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Peace and Development in the Asia Pacific Region

By Denis Bright

Paul Keating needs support in his promotion of balanced engagement with Asia and the Pacific. The concept of America First as advocated by Donald Trump is a challenge to Australia’s regional identity and should be opposed in a bipartisan manner.

Stopping the rise of legitimate emergent great powers with economic and strategic diplomacy is a dangerous political game. Take the example of Germany in the 1900s, Japan in the 1920s and Russia in the Cold War.

On our northern door-step, the ASEAN Countries have emerged as a bastion of commitment to peace and development in South East Asia and positive links to China as the emergent Asia economic power.

With its headquarters in Jakarta, ASEAN should be growing in stature and influence in global affairs. ASEAN countries are all members of the Non-Aligned Movement (NAM) which rejects the value of hegemony in international relations.

Timor-Leste is likely to become the 11th member of ASEAN in 2017. Bangla Desh, Papua New Guinea (PNG) and Fiji are all NAM countries with observer status in the ASEAN Forum.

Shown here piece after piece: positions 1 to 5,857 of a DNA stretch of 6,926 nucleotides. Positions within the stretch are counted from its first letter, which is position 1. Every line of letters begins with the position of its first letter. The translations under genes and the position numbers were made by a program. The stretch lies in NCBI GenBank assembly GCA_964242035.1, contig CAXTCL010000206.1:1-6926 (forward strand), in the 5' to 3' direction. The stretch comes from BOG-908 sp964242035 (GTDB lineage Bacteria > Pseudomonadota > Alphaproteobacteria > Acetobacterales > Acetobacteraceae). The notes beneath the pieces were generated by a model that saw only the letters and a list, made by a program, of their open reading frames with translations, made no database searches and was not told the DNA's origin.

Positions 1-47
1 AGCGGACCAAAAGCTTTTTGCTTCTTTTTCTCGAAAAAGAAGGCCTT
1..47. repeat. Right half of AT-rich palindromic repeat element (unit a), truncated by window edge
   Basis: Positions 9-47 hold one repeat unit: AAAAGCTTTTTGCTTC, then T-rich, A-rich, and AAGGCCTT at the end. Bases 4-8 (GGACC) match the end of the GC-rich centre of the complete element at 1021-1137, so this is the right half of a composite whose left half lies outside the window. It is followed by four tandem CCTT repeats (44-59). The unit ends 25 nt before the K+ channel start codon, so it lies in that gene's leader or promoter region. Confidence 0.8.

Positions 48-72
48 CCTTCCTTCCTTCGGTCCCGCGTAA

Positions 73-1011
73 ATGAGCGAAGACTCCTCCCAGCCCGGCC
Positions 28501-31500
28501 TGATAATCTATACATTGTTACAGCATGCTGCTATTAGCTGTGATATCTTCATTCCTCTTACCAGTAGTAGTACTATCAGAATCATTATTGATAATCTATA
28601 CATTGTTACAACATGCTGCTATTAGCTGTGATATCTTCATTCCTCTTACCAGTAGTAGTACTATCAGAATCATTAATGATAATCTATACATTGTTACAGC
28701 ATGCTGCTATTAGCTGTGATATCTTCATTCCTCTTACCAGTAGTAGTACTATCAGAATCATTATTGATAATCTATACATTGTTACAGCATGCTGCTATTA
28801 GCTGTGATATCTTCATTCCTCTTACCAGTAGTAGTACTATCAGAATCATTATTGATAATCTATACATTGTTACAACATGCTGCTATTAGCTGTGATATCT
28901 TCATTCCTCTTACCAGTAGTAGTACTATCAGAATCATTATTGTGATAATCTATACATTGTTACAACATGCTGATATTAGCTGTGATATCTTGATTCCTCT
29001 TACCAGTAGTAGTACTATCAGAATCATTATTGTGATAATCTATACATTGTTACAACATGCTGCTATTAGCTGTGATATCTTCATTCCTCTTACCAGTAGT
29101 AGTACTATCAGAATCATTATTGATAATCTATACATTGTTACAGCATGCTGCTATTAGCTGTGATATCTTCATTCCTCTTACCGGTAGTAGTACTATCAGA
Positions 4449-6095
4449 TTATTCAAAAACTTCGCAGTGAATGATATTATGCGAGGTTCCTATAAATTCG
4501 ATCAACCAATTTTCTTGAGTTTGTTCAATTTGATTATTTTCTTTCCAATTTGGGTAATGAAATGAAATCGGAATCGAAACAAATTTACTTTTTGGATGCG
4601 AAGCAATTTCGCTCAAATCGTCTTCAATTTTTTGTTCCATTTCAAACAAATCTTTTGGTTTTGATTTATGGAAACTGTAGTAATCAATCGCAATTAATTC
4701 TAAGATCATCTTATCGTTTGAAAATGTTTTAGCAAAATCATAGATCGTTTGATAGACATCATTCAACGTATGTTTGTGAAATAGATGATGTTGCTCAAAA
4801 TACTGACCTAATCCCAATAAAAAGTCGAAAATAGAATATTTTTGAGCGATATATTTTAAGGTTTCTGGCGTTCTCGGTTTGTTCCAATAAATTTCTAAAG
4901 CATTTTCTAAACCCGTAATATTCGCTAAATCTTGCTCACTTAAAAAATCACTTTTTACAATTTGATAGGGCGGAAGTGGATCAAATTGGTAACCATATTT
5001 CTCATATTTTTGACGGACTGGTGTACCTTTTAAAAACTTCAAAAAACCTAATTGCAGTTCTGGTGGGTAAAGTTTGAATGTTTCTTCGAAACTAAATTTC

Of the major Asian economies, only Taiwan is not part of the diverse ASEAN forums. In discussing strategic matters, ASEAN countries have chosen not to become involved in the long-standing differences between China and Taiwan.

Image from

Image from

Past Labor leaders like Paul Keating have a proven record in being tactful about the vital structural issues in domestic and international affairs.

It is Paul Keating who won the impossible election in 1993 with a strident populist commitment to traditional Labor values. This attracted widespread support in heartland urban and regional electorates. Despite the swing back to Labor in 2016, this heartland is only partly recovered.

In 2016, One Nation and other far-right preferences are still re-electing old style LNP federal members like the member for Dawson.

The LNP’s support for gunboat diplomacy is one of the great tragedies of Prime Minister Turnbull’s policy settings.

China is our most profitable trading and investment partner and should remain so. Supporting the formation of a Trans Pacific Partnership (TPP) without China is an appalling breach of protocol. This predates last week’s congratulatory call from Prime Minister Tsai Ing-wen in Taiwan to Donald Trump.

Appeasing Donald Trump is the biggest challenge to our national security in 2017.

dbDenis Bright (pictured) is a registered teacher and a member of the Media, Entertainment and Arts Alliance (MEAA). Denis has recent postgraduate qualifications in journalism, public policy and international relations. He is interested in promoting discussion about progressive pragmatic public policies compatible with contemporary globalization.